Sunday, August 16, 2015

Aronia Berry: A Perfect Fit for Your Kitchen Garden?

Blooming Aronia melanocarpa in RavenCroft's West Hedge

This morning found me and Joy in the west hedge gathering aronia berry. The A. melanocarpa, Viking, has been in the hedge about 15 years now. A prolific bearer and versatile in the kitchen, this berry is a delightful addition for most gardens and would benefit many a hedgerow.

Bioflavinoid rich aronia berries

The purple-black astringent berry is not a snack fruit for out of hand eating. It is best simply processed into juice, syrups, jams, wines and sauces. As an herbalist interested in optimum nourishment, it makes sense to include as many nutrient dense foods in garden and diet as possible and aronia has earned her keep in my garden...

Native to North America, aronia has found world wide acceptance as a food with deeply nourishing properties. Rich in bioflavinoids, aronia has the highest concentration of the antioxidant, anthocyanin, of any fruit, with elderberry running a close second. Improving circulation and strength of blood vessels, the berry may reduce blood pressure with regular consumption. Along with reducing general inflammation and specifically inflammation of the urinary tract adding aronia berry to your diet is a simple, delicious way to improve health.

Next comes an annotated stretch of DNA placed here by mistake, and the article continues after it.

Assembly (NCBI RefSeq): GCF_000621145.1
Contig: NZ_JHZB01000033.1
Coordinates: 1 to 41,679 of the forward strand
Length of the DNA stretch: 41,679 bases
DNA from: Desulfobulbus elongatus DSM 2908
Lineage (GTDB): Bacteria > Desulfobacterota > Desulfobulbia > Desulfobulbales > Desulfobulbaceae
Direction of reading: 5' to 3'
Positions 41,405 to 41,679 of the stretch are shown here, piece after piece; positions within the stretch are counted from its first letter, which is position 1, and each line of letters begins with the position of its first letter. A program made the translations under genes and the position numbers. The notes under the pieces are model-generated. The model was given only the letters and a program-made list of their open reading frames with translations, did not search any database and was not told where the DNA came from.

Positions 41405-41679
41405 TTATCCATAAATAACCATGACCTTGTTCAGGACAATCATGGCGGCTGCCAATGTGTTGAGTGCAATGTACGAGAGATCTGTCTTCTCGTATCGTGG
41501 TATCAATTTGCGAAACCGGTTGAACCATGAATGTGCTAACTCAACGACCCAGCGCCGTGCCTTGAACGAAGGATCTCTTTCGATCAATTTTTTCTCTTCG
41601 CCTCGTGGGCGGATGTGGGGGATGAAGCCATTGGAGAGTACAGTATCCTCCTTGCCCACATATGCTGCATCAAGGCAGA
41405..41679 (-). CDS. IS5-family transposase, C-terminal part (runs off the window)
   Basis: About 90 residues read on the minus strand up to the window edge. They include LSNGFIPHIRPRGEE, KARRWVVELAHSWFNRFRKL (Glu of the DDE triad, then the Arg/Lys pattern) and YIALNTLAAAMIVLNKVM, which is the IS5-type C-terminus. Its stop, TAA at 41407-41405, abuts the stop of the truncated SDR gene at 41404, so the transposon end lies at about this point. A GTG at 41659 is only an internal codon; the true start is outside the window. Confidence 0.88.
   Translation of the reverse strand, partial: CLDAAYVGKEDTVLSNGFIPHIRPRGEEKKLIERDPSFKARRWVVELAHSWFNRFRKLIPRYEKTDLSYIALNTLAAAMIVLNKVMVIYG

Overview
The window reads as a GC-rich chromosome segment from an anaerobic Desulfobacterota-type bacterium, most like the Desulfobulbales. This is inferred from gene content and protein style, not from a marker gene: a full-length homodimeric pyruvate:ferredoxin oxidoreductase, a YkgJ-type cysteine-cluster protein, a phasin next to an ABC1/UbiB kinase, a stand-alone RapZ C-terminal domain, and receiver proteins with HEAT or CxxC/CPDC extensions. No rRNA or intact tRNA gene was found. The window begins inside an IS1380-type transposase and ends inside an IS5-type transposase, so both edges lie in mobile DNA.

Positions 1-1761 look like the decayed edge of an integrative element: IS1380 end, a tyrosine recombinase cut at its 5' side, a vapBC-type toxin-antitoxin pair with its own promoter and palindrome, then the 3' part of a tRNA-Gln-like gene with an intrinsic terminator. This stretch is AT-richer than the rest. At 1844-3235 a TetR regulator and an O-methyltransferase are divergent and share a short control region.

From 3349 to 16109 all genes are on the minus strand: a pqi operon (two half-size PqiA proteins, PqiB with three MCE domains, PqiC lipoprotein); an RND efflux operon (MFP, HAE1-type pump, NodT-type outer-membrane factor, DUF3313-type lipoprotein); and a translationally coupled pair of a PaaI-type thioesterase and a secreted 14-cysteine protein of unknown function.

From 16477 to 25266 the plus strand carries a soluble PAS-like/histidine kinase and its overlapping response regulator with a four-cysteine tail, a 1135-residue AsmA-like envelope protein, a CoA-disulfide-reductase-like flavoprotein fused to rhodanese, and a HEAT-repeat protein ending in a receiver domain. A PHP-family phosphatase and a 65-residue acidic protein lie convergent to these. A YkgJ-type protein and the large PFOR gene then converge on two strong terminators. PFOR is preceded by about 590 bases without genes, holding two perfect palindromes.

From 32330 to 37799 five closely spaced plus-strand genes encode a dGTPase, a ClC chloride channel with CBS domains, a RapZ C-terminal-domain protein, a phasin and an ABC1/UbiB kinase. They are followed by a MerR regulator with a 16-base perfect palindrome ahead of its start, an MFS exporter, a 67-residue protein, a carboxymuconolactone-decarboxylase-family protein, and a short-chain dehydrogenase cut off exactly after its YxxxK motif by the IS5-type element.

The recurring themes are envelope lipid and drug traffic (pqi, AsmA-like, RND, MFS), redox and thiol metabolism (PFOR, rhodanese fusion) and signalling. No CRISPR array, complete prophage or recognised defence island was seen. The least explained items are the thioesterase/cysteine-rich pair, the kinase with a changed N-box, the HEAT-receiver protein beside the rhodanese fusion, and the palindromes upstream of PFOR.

Fresh harvested aronia berries

As a gardener, I enjoy the tenacity and vigor of the plant itself. Aronias are hardy, unfussy as to soil and will grow in sun and part shade. At RavenCroft the shrub holds a place in the damp, clay soil of the west hedge. Every year, even with wide variances in weather, the 6’ x 6’ bush consistently yields 25-35 pounds of fruit. 

Beautiful spring blossoms, aronia is in the rose family

A deciduous shrub, aronia begins unfurling her year round beauty with the arrival of deep green glossy leaves in spring. Having a leathery texture and somewhat fuzzy appearance, the leaves provide a great backdrop for the beautiful white flowers tinged with pink and  born in clusters on the branches. After the blossoms fade the dense green holds a steady place in the garden or hedge for the summer. Toward late summer the abundant green berries begin turning black. This is a bush that offers color and interest for months on end. 

As fall approaches myriads of deep dark purple black berries literally drip off the limbs. Easy to harvest in their tidy clusters, I picked 15 pounds in just under 30 minutes this morning. It was a fun morning to be gathering the berries, as the annual bike event riders were pedaling by and beyond the hedge I heard a steady stream of “thank-yous’ offered to the police officer guiding traffic around the tight corner...